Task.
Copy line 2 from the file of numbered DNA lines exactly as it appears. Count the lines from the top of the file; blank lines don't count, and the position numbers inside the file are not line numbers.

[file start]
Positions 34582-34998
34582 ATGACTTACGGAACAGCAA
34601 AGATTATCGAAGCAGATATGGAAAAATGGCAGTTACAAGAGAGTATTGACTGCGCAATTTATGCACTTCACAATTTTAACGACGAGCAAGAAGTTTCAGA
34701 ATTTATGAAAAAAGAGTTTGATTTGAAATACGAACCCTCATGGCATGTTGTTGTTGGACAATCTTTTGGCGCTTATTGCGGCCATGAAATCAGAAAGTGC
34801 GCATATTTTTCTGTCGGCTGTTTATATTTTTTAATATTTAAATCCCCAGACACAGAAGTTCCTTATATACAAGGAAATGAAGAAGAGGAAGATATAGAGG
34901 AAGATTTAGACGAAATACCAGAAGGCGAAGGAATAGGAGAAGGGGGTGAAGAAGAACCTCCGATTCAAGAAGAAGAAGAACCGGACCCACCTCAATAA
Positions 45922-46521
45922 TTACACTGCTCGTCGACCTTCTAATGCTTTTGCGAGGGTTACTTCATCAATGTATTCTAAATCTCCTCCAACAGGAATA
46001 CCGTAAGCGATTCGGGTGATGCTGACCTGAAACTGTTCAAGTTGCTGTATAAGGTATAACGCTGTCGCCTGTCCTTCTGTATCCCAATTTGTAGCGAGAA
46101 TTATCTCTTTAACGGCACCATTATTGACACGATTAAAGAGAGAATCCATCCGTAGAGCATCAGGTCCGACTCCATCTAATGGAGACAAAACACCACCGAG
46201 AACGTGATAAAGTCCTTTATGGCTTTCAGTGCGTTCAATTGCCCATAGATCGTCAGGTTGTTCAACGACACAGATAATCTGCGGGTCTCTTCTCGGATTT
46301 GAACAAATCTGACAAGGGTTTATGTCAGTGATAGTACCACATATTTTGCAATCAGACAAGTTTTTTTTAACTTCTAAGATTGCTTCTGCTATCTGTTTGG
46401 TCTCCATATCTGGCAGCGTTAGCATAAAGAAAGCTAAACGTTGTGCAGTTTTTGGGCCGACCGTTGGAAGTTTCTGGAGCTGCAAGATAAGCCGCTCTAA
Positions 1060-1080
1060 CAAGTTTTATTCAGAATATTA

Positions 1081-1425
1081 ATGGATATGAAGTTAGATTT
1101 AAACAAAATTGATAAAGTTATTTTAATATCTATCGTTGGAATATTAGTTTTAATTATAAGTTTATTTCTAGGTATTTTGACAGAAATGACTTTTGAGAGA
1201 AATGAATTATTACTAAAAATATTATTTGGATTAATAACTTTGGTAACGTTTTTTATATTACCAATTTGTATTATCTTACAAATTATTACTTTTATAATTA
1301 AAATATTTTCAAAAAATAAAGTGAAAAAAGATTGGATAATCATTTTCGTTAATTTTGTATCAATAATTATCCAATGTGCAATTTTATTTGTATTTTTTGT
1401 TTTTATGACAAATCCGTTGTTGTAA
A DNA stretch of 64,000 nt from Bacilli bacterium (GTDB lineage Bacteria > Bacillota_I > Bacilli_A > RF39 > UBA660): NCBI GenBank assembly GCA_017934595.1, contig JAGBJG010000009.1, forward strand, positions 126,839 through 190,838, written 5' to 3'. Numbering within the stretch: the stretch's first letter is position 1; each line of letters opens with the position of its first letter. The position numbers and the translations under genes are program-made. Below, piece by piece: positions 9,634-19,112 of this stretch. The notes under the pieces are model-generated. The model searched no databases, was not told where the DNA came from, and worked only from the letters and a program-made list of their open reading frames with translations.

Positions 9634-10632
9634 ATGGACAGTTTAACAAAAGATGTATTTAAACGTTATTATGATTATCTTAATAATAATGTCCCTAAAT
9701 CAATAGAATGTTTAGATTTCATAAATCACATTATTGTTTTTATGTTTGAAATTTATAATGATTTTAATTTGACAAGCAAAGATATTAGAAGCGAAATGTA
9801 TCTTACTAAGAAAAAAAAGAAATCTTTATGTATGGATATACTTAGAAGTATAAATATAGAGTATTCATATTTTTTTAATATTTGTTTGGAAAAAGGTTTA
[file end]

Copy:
34582 ATGACTTACGGAACAGCAA